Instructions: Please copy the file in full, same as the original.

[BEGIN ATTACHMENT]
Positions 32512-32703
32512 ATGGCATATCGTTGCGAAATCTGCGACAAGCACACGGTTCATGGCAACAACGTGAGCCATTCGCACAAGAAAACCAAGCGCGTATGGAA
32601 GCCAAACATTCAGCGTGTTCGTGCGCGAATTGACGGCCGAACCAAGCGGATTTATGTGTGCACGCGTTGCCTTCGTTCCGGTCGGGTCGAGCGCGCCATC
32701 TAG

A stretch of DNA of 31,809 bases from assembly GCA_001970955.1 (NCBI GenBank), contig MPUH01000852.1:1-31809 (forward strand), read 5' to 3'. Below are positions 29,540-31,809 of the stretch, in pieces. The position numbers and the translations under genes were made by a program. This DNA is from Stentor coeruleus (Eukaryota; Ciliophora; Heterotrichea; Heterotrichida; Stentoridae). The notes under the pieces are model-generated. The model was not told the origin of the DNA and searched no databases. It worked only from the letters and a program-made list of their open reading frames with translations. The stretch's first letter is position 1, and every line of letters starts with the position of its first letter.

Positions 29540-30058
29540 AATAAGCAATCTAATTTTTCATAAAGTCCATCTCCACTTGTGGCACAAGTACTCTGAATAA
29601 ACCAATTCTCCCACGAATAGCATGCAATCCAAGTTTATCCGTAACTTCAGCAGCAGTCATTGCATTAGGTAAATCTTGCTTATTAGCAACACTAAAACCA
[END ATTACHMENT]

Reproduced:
Positions 32512-32703
32512 ATGGCATATCGTTGCGAAATCTGCGACAAGCACACGGTTCATGGCAACAACGTGAGCCATTCGCACAAGAAAACCAAGCGCGTATGGAA
32601 GCCAAACATTCAGCGTGTTCGTGCGCGAATTGACGGCCGAACCAAGCGGATTTATGTGTGCACGCGTTGCCTTCGTTCCGGTCGGGTCGAGCGCGCCATC
32701 TAG

A stretch of DNA of 31,809 bases from assembly GCA_001970955.1 (NCBI GenBank), contig MPUH01000852.1:1-31809 (forward strand), read 5' to 3'. Below are positions 29,540-31,809 of the stretch, in pieces. The position numbers and the translations under genes were made by a program. This DNA is from Stentor coeruleus (Eukaryota; Ciliophora; Heterotrichea; Heterotrichida; Stentoridae). The notes under the pieces are model-generated. The model was not told the origin of the DNA and searched no databases. It worked only from the letters and a program-made list of their open reading frames with translations. The stretch's first letter is position 1, and every line of letters starts with the position of its first letter.

Positions 29540-30058
29540 AATAAGCAATCTAATTTTTCATAAAGTCCATCTCCACTTGTGGCACAAGTACTCTGAATAA
29601 ACCAATTCTCCCACGAATAGCATGCAATCCAAGTTTATCCGTAACTTCAGCAGCAGTCATTGCATTAGGTAAATCTTGCTTATTAGCAACACTAAAACCA